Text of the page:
Contributed by Maria Grazia Frontoso
At 11:56am on 25 April 2015, Central Nepal was hit by a massive earthquake (7.8 magnitude), causing devastation to many parts of the country. Luckily it happened when many people were not in their houses so the number of casualties was small compared to the number of destroyed or damaged houses.
During the RMS Impact Trek in March 2017 I didn’t expect to see lots of houses still highly damaged neither many people (4 million) still living in temporary shelters. Almost 2 years after the earthquake! Rebuilding lost homes and livelihood is a slow and drawn-out process in an under-developed and bureaucratic country like Nepal.
For villages completely flattened by the earthquake rebuilding houses from scratch is the only option.
With a few issues:
- Construction codes are not always applied. “This is how it works in the informal economy: someone constructs a building without official authorization or planning approval. The builder meets an inspector in a café. Coffee is drunk and cigarettes are smoked, some money changes hands, and now there is a certificate to show that the building is ‘authorized’ and complies with the regulation (Robert Muir-Wood, The Cure for Catastrophe)”.
- There is a gap between construction code & real needs of people. This is because the components of building regulation are not integrated in a holistic manner, and there is no common set of risk or safety levels underpinning the building performance requirements.
- In very poor villages there is no clear ownership of land after the earthquake
- Homeowners are not consulted during the design & rebuilding process and are often assigned to a new house they don’t want to live in it.
For damaged houses a valuable option to consider is retrofitting, a series of techniques aimed at strengthening older buildings to make them more resistant. Retrofitting can be used for both damaged and non-damaged buildings, in the latter case for prevention.
The Government in Nepal seems to favor demolishing old damaged houses and building new houses. But people (especially in the villages) are not happy with this approach. Homeowners may not want to live in places where the new houses are built or cannot afford to live in a new-built house with same characteristics/dimensions of the previous one. For example, with the money provided by the Government it would be possible to build only a very small ‘safe’ house while homeowners are typically used to live in a big 3-story house (100m2), for hosting cattle, living and storing food.
Homeowners would just like to go back to their previous-but-safer house.
But there is also a difference in risk-cost-benefit relationship between new and existing construction. Sometimes it is more cost-effective (or easier?) to implement risk mitigation measures when designing and constructing new buildings as compared to retrofitting existing buildings. So, the overall picture is quite complex.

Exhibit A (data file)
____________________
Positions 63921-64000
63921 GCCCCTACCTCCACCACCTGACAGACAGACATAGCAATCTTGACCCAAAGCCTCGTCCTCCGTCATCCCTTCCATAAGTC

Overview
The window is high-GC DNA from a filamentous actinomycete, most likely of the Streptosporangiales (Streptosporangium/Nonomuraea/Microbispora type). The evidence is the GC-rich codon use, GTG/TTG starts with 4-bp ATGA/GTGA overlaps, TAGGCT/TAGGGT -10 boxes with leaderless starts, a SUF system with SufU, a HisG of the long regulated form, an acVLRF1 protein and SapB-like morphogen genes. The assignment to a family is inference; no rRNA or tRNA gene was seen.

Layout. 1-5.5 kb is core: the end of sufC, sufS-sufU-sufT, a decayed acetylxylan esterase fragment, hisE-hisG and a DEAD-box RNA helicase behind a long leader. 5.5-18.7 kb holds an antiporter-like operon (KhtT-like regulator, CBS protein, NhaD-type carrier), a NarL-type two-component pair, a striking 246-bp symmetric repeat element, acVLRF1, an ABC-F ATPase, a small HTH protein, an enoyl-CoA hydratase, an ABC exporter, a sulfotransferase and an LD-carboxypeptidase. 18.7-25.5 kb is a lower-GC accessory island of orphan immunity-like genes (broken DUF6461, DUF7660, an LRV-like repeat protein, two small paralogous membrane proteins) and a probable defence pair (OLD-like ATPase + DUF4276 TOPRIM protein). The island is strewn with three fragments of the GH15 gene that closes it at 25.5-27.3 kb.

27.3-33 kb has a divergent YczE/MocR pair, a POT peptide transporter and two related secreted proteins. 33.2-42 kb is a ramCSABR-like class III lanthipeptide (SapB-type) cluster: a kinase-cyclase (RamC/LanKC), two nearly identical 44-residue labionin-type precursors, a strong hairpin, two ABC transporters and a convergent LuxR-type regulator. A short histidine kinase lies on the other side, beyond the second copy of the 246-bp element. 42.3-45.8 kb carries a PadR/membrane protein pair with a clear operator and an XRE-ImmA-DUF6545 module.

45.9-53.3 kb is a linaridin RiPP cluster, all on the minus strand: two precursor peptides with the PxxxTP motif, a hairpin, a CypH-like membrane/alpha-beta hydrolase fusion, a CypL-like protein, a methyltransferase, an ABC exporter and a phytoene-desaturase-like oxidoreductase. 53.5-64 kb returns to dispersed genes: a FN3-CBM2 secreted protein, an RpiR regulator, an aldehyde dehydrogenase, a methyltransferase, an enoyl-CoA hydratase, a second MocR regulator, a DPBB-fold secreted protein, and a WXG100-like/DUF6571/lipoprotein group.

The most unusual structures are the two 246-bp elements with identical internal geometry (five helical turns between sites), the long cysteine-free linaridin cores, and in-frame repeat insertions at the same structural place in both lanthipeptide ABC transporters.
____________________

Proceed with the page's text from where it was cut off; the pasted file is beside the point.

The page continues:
Give a man a fish and you feed him for a day; teach a man to fish and you feed him for a lifetime.
This is, in a nutshell, how Build Change works: not building or retrofitting safer houses but instead teaching and transferring such knowledge to the local community, for a lifetime.
Build Change starts from the need and demand of the local population. New technologies are introduced during the retrofitting work but those technologies must be affordable in order to have a sustainable shift in building design & performance.
During the entire RMS Impact Trek, I looked at / thought of the many challenges of a poor country like Nepal affected by a natural catastrophe. With a single question in my mind: what can we do to make places like Nepal more resilient?
I wish I have a panacea to share with all of you but starting with a few ideas of what can be a game changer:
- Build Change is contributing to include retrofitting in all the standard practices for safe buildings and is making a mindshift at the decision level to assess post-catastrophes damages. This is a long path but it will slowly put more attention on prevention rather than post-catastrophes from the public / private sectors and decision makers.
- RMS & the insurance industry can play a big role in jointly designing alternative transfer risks products, microinsurance, etc.. & entering new markets. While there is probably not enough demand for property insurance, agricultural insurance is a great potential to low-income farmers and their community. Market-based solutions could include providing lower premiums if farms have been retrofitted, for example. RMS & the insurance industry can benefit from the in-depth knowledge of the local community provided by Build Change.
- And you, reading this blog & listen to the experience of your colleagues, can bring awareness to the people around you, helping to bridge the protection gap and contributing to a more resilient society.